Philosophy of Life
Autor: andrew • March 8, 2011 • Research Paper • 3,261 Words (14 Pages) • 1,771 Views
Life is full of choices and each person's journey is unique. Many struggle to find meaning in their life while others believe they have it all figure out. From inception our parents instilled in us their morals and beliefs in the hopes we will uphold those morals and values in our daily living. Somewhere along the line we make a choice and decide what we want to belief.
As a child we were always asking the question "why", to most parents this question sometimes becomes difficult to answer, we don't always know the answer to "why the sky is blue" or "why did grandpa die". As grownups we feel embarrassed to ask the question "why" because we feel that we should already know the answer to these questions. What we forget is that questioning is the best way to find answers. One of my philosophies of life is to question everything and don't settle until I find an answer that I can live with. Learning is an ongoing part of life and asking questions will help you find the answers you are looking for.
Another philosophy of life I follow which aligns with Confucius's teaching's, is taking care of those around you, your community, family and friends. Even though there are certain teachings in Confucius sayings that I do not care about, his overall philosophy is one I can relate to. In one of Confucius sayings it stated "Wealth and rank attained through immoral means have as much to do with me as passing clouds" (Stevenson & Haberman, 2008, p. 15) this is a very powerful statement. Many people do the right thing because that's the way they were raise or is part of their moral structure but others do the right thing because they are afraid of the consequences. Either way, getting wealth or power though unethical means has become part of our capitalist culture and for some it has become the right thing to do for them.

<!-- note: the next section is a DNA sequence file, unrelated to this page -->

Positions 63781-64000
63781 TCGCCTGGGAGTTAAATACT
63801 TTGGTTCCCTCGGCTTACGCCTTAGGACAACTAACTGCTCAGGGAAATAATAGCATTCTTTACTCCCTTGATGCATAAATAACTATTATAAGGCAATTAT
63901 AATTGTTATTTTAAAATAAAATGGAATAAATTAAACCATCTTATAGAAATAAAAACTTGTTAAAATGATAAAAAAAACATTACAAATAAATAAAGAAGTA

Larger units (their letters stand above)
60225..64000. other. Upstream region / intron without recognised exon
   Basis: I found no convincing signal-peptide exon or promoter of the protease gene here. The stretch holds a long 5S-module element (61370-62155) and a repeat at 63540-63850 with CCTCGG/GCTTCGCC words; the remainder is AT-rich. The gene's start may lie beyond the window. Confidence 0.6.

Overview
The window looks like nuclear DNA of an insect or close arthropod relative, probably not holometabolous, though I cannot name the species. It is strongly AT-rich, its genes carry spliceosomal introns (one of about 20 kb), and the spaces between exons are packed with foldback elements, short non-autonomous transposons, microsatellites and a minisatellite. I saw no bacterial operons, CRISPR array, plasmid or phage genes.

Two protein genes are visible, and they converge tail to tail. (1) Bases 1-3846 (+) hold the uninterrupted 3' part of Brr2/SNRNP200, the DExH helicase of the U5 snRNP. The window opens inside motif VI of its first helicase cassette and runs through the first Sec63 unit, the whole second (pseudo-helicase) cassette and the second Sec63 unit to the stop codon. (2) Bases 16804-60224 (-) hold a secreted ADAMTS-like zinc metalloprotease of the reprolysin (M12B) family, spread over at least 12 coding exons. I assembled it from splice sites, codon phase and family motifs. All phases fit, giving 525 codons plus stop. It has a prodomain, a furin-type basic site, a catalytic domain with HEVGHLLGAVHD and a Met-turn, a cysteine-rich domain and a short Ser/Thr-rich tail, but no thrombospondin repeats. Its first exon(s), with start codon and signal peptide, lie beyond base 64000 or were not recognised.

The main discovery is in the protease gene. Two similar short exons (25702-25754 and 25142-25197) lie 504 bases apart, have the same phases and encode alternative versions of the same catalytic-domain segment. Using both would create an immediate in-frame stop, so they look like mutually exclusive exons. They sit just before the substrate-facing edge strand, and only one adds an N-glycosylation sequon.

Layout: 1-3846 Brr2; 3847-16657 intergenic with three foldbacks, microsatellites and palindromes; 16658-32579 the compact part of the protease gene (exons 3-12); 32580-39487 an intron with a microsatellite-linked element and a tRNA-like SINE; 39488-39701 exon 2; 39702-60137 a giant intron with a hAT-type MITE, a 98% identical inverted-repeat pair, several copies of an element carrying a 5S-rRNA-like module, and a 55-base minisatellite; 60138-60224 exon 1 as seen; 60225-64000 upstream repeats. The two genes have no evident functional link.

In Confucius's teachings it talks about "doing what is right simply because it is morally right" (Stevenson & Haberman, 2008, p. 16) is hard to find people in our society who do the right thing without expecting anything in return, even many of those who do charity have an ulterior motive. At my last job, on my last day of work, I was making sure that everything was clearly labeled and creating a checklist for my replacement, one of my co-workers asked me "Why are you still working? is your last day, I wouldn't be doing anything if I was you." I told her I didn't want to leave any loose ends and didn't want anyone who had to finish my projects to be confused, she looked at me like I was crazy.
I didn't care that it was my last of work and that it wasn't my responsibility any more, I just wanted to make the job a little bit easier for the next person who took over my position. I took pride in my work and even though I was leaving on my own accord, and no one showed me where